Ready, Set, Move In!

September 30, 2005

On move-in day at Baylor in 1987, an eager young man from San Antonio hit the campus ready to make friends and enjoy his college years to the fullest. Nearly 20 years later, he's still at Baylor, now as interim vice president for student life, and this time in charge of the University's largest entering fall class ever.
Dub Oliver (see Accolade) admits he tossed and turned for a few nights after being named interim in June. "I kept a notepad on the table by my bed, because I would wake up remembering something I needed to do," he says.
With good reason, too. Numbers at the official 12th class day, Sept. 7, showed Baylor had 3,168 freshmen and 422 transfers. The previous freshman record was 2,938 set in 1998, 230 fewer than this fall. The student life, residence life and provost's offices had to find more rooms, more beds, more dining hall space, more teachers, more sections of first-year classes, more orientation sessions -- and they had to order more slime caps.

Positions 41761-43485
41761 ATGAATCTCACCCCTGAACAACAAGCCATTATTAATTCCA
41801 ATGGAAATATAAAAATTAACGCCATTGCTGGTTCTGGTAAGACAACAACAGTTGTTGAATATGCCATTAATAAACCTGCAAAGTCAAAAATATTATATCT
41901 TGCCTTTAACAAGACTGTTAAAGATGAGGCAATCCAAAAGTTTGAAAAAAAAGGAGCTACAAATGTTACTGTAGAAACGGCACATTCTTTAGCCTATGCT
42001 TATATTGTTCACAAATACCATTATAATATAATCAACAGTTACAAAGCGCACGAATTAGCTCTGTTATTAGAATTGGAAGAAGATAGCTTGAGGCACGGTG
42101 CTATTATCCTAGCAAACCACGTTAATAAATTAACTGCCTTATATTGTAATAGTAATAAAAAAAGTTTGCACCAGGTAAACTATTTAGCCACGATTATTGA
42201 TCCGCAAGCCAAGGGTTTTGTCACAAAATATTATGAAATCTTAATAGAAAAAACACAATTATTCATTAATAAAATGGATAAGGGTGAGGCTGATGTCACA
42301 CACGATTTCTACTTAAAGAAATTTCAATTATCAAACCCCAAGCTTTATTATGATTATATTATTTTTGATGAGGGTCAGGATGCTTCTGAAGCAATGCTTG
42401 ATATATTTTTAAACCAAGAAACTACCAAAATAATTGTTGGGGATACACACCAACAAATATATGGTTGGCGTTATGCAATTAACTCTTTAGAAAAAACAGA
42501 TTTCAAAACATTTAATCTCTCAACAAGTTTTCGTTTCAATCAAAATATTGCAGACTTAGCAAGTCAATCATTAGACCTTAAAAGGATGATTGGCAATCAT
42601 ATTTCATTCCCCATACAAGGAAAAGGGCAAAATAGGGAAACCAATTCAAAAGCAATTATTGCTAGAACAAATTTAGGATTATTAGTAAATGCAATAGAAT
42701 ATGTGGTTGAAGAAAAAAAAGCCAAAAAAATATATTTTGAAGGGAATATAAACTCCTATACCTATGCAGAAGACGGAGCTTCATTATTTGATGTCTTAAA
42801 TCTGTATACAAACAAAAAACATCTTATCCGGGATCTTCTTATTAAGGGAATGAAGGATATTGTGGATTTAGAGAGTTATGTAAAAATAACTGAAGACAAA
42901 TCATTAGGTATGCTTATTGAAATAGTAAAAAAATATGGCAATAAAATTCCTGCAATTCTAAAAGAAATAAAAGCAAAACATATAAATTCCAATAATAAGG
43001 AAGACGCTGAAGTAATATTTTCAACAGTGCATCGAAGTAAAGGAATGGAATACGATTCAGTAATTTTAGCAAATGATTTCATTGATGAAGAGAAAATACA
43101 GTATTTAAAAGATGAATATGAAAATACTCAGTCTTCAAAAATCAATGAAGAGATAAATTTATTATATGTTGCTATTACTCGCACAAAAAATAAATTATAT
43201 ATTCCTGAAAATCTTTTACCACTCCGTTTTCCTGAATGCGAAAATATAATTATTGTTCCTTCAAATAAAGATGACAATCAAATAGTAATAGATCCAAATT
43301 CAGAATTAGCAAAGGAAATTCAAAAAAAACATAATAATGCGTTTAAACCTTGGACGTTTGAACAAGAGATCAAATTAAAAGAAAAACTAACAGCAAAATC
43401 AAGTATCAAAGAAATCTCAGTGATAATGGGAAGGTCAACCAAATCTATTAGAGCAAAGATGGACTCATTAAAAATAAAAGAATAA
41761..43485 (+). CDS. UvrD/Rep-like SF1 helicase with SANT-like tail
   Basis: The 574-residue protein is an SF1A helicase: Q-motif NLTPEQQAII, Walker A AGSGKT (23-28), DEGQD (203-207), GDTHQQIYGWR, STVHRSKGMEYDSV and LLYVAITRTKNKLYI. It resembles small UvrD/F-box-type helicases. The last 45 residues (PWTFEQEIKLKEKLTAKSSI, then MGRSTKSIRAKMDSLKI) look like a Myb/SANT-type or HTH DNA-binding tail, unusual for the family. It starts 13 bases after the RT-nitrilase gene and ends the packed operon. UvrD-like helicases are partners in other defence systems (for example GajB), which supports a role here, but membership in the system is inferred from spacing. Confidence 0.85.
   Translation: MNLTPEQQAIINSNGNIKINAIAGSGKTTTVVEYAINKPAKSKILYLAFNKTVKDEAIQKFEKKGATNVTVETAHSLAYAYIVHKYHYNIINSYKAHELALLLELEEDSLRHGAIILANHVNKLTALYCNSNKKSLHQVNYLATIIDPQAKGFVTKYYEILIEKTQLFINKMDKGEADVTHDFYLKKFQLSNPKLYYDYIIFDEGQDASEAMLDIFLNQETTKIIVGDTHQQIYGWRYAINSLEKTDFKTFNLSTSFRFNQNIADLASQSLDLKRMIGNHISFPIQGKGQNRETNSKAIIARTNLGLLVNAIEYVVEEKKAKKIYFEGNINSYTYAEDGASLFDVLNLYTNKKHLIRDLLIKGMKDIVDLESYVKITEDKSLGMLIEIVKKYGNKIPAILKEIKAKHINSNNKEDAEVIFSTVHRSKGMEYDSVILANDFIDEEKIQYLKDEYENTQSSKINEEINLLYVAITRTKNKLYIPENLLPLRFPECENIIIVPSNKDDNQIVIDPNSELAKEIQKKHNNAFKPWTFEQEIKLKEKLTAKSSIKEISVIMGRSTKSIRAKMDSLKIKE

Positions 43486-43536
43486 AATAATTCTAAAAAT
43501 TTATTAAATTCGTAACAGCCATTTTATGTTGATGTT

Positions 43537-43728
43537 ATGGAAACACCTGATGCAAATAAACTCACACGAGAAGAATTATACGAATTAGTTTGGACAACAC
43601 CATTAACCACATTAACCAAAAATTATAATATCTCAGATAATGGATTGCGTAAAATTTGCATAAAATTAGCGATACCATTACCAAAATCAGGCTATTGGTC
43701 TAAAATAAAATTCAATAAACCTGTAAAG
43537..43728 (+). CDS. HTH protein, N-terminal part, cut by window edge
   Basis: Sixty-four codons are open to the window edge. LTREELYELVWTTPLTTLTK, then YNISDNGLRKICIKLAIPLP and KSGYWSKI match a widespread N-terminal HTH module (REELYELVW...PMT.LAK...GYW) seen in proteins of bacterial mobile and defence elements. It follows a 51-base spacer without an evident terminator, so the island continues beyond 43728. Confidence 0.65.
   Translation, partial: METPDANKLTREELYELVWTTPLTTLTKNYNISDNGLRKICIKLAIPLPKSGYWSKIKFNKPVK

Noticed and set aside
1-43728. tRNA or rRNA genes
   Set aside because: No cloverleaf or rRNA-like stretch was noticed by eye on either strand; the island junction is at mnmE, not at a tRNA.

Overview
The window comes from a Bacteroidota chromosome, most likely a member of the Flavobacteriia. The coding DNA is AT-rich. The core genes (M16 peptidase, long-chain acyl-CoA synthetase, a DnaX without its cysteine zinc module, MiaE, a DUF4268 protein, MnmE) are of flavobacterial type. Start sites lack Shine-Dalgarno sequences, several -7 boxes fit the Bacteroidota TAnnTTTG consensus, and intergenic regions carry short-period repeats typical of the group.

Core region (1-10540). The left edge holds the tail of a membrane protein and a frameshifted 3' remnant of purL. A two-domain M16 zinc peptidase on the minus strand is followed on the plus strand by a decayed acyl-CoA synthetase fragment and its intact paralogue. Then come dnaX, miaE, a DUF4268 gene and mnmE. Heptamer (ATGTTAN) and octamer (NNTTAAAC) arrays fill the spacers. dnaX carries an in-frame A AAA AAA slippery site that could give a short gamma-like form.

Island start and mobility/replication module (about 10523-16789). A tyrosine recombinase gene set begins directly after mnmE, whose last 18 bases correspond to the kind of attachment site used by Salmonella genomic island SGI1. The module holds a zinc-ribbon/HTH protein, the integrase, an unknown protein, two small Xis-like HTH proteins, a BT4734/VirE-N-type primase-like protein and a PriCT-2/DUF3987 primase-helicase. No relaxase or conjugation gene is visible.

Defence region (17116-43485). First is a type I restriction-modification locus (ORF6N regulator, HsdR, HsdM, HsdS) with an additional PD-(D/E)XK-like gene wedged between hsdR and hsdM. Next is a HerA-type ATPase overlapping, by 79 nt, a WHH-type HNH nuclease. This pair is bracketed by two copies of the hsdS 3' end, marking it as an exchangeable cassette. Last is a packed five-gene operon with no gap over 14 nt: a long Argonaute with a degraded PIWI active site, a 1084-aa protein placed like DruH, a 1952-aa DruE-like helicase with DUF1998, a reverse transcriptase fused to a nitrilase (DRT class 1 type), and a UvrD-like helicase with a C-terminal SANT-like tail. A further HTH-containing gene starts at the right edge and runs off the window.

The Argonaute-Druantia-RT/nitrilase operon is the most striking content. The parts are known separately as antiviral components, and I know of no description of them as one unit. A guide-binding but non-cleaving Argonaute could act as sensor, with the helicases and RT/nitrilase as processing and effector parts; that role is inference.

move-in day at Baylor in 1987

But Oliver was nonplussed. He's done move-in day and Welcome Week from every perspective except that of father - which should happen in five more years with his daughter Callie. He served on the WW student staff and as WW adviser for many years. 
Oliver said the various departments tackled the challenges of this large entering class with a great spirit. "It's been phenomenal. To me, our work together as a university community on this illustrates the best about Baylor. We came together, worked together, found solutions together because of the students. It's all for the students. We want them to have a great first experience at Baylor."
Although he admits freshmen may not have their "ideal class schedule," i.e., "classes from 10 a.m. to noon and none on Friday," he says everyone has the classes they needed.
Close to 300 faculty and staff helped on move-in day Aug. 18, as well as several churches and student organizations that volunteered. Parking lots closest to the residence halls were closed to provide drop-off zones to keep traffic moving. This year, the teams unpacked cars and toted belongings from "the top down," he says. "We'll use the coolest part of the day and the freshest legs" in the morning to move in students on the top floors of residence halls, he says. "Everybody was pretty tired by 1:30 last year."
In the last quiet week in August before the new class arrived, Oliver reflected on what it felt like to be on this end of the spectrum. "It's kind of like we're a bride getting ready for the wedding," he says. "Have we thought of everything? Did we take care of that? And then the day comes, and it ends in this great celebration."